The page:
A Seminar organized by the City/Architecture Phd Programme
Guest lecturer Łukasz Stanek, Manchester Architecture Research Centre
Wednesday, February 1st, 6.30 pm
33 Bedford Square, First Floor, Front Room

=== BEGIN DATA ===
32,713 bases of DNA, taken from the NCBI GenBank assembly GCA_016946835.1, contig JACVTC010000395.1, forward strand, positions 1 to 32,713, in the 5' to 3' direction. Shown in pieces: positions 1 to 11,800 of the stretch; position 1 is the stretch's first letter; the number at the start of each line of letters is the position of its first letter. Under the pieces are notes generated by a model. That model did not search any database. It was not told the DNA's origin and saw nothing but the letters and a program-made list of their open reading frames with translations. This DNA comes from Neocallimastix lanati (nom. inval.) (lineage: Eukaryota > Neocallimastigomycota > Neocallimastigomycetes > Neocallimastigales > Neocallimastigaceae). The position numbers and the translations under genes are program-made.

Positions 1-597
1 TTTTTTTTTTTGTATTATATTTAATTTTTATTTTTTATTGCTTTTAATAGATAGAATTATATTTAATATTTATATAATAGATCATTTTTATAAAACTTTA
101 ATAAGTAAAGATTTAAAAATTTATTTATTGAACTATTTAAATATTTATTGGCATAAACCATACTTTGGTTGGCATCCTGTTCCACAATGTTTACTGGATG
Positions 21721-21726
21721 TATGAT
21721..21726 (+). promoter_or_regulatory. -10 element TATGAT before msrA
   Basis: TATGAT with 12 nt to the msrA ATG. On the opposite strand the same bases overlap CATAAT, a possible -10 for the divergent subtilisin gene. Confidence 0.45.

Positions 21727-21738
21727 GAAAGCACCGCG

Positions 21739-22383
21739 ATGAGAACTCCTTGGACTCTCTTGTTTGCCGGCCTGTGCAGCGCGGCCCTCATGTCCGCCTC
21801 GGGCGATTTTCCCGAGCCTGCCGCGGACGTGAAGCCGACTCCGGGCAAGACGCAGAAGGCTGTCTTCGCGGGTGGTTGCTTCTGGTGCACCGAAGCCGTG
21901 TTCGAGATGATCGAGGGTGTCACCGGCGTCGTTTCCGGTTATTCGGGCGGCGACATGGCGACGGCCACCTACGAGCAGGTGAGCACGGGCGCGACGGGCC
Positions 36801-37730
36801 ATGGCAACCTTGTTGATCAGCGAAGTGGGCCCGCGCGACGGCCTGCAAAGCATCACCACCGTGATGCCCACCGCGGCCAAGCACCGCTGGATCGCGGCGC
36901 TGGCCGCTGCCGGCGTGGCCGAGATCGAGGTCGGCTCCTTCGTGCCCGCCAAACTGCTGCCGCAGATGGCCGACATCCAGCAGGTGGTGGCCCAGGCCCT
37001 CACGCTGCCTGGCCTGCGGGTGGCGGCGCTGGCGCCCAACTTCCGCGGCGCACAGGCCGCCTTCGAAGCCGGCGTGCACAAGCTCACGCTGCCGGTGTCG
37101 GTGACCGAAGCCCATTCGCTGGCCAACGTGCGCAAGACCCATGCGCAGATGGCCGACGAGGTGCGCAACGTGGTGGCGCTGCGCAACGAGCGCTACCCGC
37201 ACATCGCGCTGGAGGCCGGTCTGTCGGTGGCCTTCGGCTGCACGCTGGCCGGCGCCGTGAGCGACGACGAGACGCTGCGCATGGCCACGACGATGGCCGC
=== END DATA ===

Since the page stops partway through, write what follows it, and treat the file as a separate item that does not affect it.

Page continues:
Against the dominant reduction of architecture’s globalisation to “Westernization,” this talk argues that the world-wide mobility of architecture was accelerated after World War II by competing visions of global cooperation. Among the most consequential of such visions was that of the world socialist system, launched by the Soviet Union as an alternative to the Western-dominated “globalism” of the 1970s and to the splits among socialist countries in the previous decade. Rather than a utopia or an ideology, in this talk I will discuss the world socialist system as a set of specific instruments of foreign trade which regulated the circulation of design and construction practices between socialist Europe and countries in Africa and Asia. By focusing on Iraq between the coup of Qasim (1958) and the end of the first Gulf war (1991), I will show how such instruments of the world socialist system as employment contracts, currency exchange rates, and barter agreements offered opportunities and constraints for architects, planners and construction companies from socialist countries. These instruments circumscribed the conditions of labour of actors from Eastern Europe and the conditions of collaboration with their Iraqi partners which, in turn, facilitated specific design methodologies and the techno-politics of buildings designed and constructed in Iraq. This argument will be made by revisiting the master plans of Baghdad delivered by a Polish office (1967, 1973); housing neighbourhoods by Romanian contractors; infrastructure in Iraqi cities by Bulgarian, East German and Soviet design institutes; public buildings by Yugoslav firms; and teaching curricula at the Department of Architecture in Baghdad to which architects from Czechoslovakia contributed. Since the results of these engagements have continued to impact the conditions of urbanization in Iraq until today, this talk is not an archaeology of failed attempts at architecture’s globalization, but rather an alternative genealogy of these processes.